Best of luck and happy, happy birthday in advance!
      Hope to see you around next year 😀

      1. Mohammad says:

        Thank you and hope to see you too once I make it 😀

  3. As the finish of September nears, the medicinal school will be immersed with another bunch of first year therapeutic understudies which is dependably an appreciated sight. Progressing to college life from school can be a perplexing procedure with sudden tribulations en route.

  4. Fatima says:

    Hey, Alexandra Ip Dos Santos, your blog page was a really interesting one, I loved the way you opened yourself and I am sure that you successfully achieved to help many (as seen in the comments). I am not yet going to uni, in fact, I am in Yr. 11 and I thought it would be nice to check out some interesting careers to make up my mind in the future, and hopefully not regret it. I am a bit concerned about my grades as I did achieve a 9/8 in science however just a 6 in maths and a 7/6 in English, by the end of Yr.10.
    I would love to know more about your prior experience, from Gcse times to A-levels, just to get a full overview of the medical path. Thank you so much for your time.

    1. Alexandra says:

      Hi Fatima,
      Many thanks for the kind words!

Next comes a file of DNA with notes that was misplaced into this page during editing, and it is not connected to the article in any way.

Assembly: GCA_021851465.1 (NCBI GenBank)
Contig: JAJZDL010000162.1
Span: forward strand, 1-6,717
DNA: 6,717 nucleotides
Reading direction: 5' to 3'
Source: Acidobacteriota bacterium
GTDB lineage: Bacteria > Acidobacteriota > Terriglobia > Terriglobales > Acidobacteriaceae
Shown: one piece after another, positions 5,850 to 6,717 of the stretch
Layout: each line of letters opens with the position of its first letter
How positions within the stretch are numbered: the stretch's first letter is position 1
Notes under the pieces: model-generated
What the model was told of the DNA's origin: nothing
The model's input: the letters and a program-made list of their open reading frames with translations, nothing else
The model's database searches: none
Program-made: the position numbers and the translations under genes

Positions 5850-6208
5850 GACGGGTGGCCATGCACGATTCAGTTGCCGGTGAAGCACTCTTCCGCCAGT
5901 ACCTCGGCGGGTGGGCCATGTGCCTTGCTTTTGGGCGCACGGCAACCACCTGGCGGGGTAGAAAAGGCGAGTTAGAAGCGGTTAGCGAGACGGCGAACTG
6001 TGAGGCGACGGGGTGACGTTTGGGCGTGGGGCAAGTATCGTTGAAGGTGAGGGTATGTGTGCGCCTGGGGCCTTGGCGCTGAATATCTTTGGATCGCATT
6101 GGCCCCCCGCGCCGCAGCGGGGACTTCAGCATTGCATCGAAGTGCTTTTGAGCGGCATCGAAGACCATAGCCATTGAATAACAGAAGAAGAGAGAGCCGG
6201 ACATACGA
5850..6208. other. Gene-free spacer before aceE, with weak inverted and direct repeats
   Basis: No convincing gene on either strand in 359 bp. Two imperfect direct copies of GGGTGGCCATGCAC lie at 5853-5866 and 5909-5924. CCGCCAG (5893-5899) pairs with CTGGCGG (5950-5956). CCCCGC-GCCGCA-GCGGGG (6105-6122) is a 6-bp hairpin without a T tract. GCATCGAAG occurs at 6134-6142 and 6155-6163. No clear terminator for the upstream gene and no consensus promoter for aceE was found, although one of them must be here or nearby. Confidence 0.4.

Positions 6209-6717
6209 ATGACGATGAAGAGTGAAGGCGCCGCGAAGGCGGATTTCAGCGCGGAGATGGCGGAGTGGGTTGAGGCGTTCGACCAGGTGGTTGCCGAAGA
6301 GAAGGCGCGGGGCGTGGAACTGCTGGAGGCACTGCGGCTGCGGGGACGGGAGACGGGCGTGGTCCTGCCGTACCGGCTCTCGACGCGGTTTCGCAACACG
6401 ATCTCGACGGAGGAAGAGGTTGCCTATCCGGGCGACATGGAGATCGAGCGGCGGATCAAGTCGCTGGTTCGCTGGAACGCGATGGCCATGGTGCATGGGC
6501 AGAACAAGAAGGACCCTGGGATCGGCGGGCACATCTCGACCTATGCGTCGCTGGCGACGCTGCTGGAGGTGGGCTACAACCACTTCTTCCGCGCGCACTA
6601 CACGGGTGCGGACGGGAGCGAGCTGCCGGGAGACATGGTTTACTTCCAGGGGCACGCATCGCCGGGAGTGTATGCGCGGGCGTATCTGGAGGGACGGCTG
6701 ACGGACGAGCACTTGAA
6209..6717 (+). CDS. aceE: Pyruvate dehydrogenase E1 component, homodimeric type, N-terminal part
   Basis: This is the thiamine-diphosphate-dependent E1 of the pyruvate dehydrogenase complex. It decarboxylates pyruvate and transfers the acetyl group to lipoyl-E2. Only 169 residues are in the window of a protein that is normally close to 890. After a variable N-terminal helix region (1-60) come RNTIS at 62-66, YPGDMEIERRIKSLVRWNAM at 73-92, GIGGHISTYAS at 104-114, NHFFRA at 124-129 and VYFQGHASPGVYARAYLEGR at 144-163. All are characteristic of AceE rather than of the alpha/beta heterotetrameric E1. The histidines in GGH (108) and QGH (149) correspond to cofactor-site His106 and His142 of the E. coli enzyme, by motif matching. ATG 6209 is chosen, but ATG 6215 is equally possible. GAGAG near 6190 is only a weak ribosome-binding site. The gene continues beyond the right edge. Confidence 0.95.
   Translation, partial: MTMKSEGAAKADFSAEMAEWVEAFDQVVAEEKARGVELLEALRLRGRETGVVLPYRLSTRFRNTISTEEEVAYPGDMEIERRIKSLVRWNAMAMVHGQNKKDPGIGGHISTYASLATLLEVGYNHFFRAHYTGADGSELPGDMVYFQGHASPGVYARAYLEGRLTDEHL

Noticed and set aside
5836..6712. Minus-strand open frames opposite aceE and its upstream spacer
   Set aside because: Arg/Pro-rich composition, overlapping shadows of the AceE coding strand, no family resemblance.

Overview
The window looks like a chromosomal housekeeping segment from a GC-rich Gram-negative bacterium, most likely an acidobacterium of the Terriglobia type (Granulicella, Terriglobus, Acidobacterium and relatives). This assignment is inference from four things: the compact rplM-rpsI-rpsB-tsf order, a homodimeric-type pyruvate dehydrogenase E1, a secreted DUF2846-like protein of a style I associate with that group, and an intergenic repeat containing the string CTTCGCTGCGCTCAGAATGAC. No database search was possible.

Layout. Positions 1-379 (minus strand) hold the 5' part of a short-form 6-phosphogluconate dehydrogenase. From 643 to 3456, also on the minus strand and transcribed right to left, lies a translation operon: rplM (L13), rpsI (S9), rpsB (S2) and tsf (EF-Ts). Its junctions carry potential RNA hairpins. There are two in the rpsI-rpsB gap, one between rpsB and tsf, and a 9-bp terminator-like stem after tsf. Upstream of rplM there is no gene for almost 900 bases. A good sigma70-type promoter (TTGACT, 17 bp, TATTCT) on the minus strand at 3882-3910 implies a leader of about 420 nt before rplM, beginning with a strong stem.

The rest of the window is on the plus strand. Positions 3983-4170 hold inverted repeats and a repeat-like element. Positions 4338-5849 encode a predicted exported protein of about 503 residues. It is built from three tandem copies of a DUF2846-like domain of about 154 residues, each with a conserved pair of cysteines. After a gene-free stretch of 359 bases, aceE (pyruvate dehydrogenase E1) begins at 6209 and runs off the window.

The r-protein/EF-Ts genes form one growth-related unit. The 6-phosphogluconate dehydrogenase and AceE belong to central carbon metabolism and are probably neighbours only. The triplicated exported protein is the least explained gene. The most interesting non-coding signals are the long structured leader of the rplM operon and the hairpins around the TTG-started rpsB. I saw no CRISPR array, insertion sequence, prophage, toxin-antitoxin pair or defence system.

Definitely a good time to start considering all the options and pathways ahead of you.
      Your year 10 results sound really good to me, honestly! For the last couple years, Imperial hasn’t looked at GCSE grades as part of entry requirement for Medicine.
      If you were asking about how I did in GCSE/A-Level- I sat 8 IGCSEs (6A*s and 2As); 4 A Levels: Bio, Chem, Physics (AAA) and Maths (B). I technically just missed by offer, A*AA, but I was offered a place anyway.
      I think the best advice I have is to apply according to your strengths. So for instance, my AS Level results weren’t so great so I applied to unis that didn’t take this into account; furthermore, my UKCAT (admissions test) results were quite good so I applied to unis that took this largely into account.
      Hope this answered your question- but if not, please do leave me another comment and I’ll get back to you! 🙂

      1. Fatima says:

        Thank you so much for replying, it means a lot to me.
        Yes, it was absolutely helpful, I have one more question, and this is about open days. I am been searching for Imperial College open days but I’ve found none, only for next summer, and I would like to attend one now that I am in Yr.11, therefore I would like to ask you if you know how open days work in your uni and give me an overall advice about what to do in that day.
        Again thank you so much for replying, I know how much you uni students are busy.
        Yours sincerely,
        Fatima Moudni